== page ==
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One of Harry Reid’s Last Wishes Was to End the Filibuster

“The future of our country is sacrificed at the altar of the filibuster,” Reid wrote in 2019.

Senate Majority Leader Sen. Harry Reid speaks to members of the media at the U.S. Capitol on September 19, 2012, in Washington, D.C.

Harry Reid, who served five terms as a Democratic senator from Nevada, including four stints as Senate Majority Leader, died on Tuesday at the age of 82, after four years of treatment for pancreatic cancer.

Reid’s legacy includes major pieces of legislation, including the Affordable Care Act (sometimes known as Obamacare), and reforms in the Senate, such as small but significant changes to the filibuster for judicial and executive branch nominees.

In marking his passing, many observers took note of Reid’s recent stance against the filibuster, with the former Minority House Leader advocating for its abolition.

However, in 2013, he compromised with Senate Minority Leader Mitch McConnell in a deal that created both temporary and permanent changes to the rule while keeping it in place, allowing GOP lawmakers to continue blocking many pieces of popular legislation during the Obama administration.

But Reid has come around on the issue of the filibuster, arguing for its end.

“The Senate is now a place where the most pressing issues facing our country are disregarded, along with the will of the American people overwhelmingly calling for action,” Reid wrote in an opinion piece for The New York Times in August 2019. “The future of our country is sacrificed at the altar of the filibuster.”

“If the Senate cannot address the most important issues of our time, then it is time for the chamber itself to change, as it has done in the past,” Reid added.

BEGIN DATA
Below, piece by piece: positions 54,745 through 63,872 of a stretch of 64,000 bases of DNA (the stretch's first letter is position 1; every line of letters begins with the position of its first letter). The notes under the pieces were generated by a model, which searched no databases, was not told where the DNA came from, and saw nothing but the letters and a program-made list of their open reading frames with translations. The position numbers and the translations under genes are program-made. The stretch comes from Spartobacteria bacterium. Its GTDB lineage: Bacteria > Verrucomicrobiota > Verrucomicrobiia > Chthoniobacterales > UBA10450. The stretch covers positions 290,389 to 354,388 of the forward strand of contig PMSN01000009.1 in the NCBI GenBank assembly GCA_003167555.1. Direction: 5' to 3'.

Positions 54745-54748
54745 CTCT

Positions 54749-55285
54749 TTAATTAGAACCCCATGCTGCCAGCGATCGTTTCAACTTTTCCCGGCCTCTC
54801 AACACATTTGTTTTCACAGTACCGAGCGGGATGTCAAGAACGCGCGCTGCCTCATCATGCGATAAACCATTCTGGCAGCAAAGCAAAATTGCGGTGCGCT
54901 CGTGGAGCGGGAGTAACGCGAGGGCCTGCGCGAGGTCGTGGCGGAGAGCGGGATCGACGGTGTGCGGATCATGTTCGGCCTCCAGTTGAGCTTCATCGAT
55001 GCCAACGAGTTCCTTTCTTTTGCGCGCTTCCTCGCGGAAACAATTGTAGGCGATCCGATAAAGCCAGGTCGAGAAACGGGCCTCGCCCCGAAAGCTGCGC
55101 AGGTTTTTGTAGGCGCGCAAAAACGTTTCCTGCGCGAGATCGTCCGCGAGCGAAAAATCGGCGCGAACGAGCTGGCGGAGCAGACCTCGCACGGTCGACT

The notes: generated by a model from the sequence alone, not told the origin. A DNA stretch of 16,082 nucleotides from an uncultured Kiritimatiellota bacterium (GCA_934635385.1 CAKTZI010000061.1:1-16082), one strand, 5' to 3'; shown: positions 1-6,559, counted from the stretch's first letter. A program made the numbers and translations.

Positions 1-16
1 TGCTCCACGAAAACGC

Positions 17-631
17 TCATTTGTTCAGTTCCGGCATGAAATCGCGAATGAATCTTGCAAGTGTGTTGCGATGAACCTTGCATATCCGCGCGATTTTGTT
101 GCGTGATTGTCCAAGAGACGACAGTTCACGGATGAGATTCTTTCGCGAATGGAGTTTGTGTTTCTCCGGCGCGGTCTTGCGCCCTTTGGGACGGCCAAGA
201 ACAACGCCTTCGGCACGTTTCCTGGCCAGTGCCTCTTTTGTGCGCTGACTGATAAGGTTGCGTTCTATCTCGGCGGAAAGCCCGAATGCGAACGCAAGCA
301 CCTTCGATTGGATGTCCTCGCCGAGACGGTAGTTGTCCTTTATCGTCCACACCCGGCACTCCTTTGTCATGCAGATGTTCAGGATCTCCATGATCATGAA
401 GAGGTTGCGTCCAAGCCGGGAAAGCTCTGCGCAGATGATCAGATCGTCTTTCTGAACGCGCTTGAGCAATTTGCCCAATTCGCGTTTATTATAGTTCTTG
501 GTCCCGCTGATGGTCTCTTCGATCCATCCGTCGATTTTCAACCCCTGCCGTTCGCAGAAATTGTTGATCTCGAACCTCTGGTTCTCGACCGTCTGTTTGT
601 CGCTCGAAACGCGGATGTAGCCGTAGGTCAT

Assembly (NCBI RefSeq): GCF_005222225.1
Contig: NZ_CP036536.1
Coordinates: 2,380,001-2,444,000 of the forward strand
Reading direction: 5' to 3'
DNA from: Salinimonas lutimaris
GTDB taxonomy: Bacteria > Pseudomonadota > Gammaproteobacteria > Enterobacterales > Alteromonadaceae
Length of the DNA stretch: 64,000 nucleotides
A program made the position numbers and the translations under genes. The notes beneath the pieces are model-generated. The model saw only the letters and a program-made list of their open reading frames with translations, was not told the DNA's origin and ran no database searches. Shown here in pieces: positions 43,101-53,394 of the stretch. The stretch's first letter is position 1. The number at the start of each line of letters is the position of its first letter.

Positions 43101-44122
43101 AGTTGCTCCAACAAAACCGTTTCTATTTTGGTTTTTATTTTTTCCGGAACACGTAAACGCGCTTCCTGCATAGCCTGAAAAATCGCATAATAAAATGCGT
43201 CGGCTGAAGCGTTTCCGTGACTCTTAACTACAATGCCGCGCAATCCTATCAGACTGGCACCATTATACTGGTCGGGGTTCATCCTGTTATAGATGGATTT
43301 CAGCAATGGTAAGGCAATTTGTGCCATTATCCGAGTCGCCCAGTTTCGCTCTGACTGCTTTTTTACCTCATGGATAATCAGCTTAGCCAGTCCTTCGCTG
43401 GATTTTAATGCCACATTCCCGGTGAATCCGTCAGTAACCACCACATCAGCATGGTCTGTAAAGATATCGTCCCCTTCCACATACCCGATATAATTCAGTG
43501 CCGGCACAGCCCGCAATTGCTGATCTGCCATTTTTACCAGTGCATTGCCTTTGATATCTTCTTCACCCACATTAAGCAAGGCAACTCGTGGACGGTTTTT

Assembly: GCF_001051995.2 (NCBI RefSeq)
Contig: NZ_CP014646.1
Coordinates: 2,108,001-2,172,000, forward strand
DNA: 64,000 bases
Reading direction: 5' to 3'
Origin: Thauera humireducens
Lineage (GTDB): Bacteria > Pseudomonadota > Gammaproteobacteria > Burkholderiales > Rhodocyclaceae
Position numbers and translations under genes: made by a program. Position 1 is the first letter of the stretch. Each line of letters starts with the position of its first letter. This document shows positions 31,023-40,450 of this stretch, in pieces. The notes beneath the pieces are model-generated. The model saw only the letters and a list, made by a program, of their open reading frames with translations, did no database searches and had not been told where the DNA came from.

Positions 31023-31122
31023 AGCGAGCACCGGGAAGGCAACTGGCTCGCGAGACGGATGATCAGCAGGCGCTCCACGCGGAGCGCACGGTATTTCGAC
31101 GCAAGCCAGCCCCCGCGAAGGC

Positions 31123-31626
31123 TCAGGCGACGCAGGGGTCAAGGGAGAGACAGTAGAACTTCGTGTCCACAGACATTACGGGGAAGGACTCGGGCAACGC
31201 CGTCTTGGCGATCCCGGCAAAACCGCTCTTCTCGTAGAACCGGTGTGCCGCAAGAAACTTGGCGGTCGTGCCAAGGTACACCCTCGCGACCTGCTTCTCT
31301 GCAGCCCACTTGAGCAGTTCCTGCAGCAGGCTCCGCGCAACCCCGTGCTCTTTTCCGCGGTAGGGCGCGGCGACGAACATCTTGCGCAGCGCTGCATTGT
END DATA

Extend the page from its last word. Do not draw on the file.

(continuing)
In September 2021, Reid wrote another op-ed, this time appealing to Nevadans in the Las Vegas Sun. Reid described the Senate as “a legislative graveyard where the minority rules and bills that we as a country desperately need go to die.”

Reid said that legislation with popular support — including the PRO Act, the Equality Act, voting rights and abortion protections recognized in Roe v. Wade — were all blocked due to the filibuster.

“The sanctity of the Senate is not the filibuster,” Reid said. “The sanctity of the Senate — in government as a whole — is the power it holds to better the lives of and protect the rights of the American people. We need to get the Senate working again.”

In noting Reid’s passing, many commentators on social media said that eliminating the filibuster, once and for all, would be the best way to honor him.

“Something that I appreciated about Harry Reid was that he was willing to see the government less as a tool to preserve the status quo and more as one to meet present and future needs,” said Chris Ford, a media relations associate for the NAACP Legal Defense Fund, sharing Reid’s New York Times op-ed in his post. “It is perfectly acceptable to alter the government when it doesn’t work.”

“In a chamber where too many Democrats can be afraid of their own shadow, Harry Reid was willing to deliver for the American people and didn’t care what it took. They should learn from his example and abolish the filibuster,” opined Rep. Mondaire Jones (D-New York).

Although moderate Democrats, like Senators Joe Manchin (D-West Virginia) and Kyrsten Sinema (D-Arizona), stand in the way of reforming or eliminating the filibuster, many polls have demonstrated that voters support reforming or completely getting rid of the rule, especially if it would help lawmakers pass important pieces of legislation. Even President Joe Biden believes that the filibuster should, at a minimum, be changed to require senators to actually stand and speak for it to be implemented.

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